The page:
John Grisham has been one of the book's champions, calling Wright "a major new voice in the world of political thrillers." And the publisher has positioned the book as Grisham's The Firm meets The Sellout, the Booker-winning political satire from Paul Beatty. And it is much like The Sellout in that they are both great books, but I would argue that the tone on The Coyotes of Carthage is not quite so satirical. I really think of this book's tone as more of an espionage novel, contemporary political espionage.

Here's Chris Lee's take “To save his career as a political fixer, Dre has a quarter million in dark money to convince a small town in South Carolina to let a company dig for gold (yes, really), strip mining the local nature preserve and poisoning the water. It’s a grimly hilarious assessment of one microcosm of the American body politic; literary ironies abound. As Dre grapples with his past, tries to care for what’s left of his family, and maybe even makes a friend, the novel evolves into a bracing portrait of a man trying to untangle the political from the personal to see if he can save what scraps of decency he might have left.”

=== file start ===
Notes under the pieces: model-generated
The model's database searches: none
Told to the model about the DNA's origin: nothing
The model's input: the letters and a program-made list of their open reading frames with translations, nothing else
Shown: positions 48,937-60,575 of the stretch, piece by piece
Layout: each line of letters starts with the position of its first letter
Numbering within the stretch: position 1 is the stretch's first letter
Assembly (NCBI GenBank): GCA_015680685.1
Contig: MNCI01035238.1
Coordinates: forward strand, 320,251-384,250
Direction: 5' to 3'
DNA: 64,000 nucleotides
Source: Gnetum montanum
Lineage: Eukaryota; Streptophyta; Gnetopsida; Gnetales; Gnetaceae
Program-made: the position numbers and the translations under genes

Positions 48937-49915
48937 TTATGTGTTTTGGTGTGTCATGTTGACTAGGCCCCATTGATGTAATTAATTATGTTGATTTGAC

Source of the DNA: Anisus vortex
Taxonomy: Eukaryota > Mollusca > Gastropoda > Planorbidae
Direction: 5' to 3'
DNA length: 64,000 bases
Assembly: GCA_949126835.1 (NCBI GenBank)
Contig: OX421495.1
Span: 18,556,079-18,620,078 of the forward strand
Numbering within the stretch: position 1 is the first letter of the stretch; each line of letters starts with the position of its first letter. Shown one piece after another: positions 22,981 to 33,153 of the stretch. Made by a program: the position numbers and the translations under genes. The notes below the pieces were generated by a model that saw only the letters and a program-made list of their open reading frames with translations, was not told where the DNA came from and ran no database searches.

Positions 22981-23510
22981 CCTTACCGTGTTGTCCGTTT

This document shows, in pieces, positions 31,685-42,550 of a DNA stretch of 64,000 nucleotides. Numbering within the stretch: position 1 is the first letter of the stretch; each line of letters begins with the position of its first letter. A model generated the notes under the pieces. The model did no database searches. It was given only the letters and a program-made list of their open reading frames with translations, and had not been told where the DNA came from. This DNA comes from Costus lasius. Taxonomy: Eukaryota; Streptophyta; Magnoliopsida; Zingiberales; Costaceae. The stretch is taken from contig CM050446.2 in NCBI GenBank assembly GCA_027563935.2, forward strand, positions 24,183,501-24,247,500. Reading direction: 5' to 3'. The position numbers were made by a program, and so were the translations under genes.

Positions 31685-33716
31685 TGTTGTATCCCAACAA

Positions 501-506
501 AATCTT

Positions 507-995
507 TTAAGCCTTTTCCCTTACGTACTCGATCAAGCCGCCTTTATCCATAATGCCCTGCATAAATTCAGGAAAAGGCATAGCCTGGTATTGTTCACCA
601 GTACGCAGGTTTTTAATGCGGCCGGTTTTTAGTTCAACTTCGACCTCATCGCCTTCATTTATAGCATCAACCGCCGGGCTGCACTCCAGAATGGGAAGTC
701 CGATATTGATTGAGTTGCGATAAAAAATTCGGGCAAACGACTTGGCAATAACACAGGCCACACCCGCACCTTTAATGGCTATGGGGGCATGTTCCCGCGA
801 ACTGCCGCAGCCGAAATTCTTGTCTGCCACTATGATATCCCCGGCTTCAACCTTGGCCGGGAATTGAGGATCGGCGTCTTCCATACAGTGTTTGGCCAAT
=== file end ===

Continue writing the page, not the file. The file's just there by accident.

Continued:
The reviews on this book are so great so I just have to include one more, from James Grady, author of Three Days of the Condor, in The Washington Post: "Andre is a strong but narratively flawed character, a 30-something black man deployed to a largely white county in the former Confederacy, a scrappy D.C. street kid who loves his moneyed, morally bankrupt lifestyle yet also cares deeply about his mother. He’s a felon who served time, got a college degree and then the “right” door opened. His backstory allows Wright to shed light on important non-electoral political and social issues, but those same forces undercut his protagonist’s believability. And while some secondary characters personify other human hopes and foibles, they often feel too forced, too cliched, too narrowly used. But when Andre’s on his fixer’s game, ah, the places Wright will take you in the politics that shape our lives, the backrooms, back alleys and bad dreams of our cash-hacked system, and he does so with a ticktock pace and knockout prose."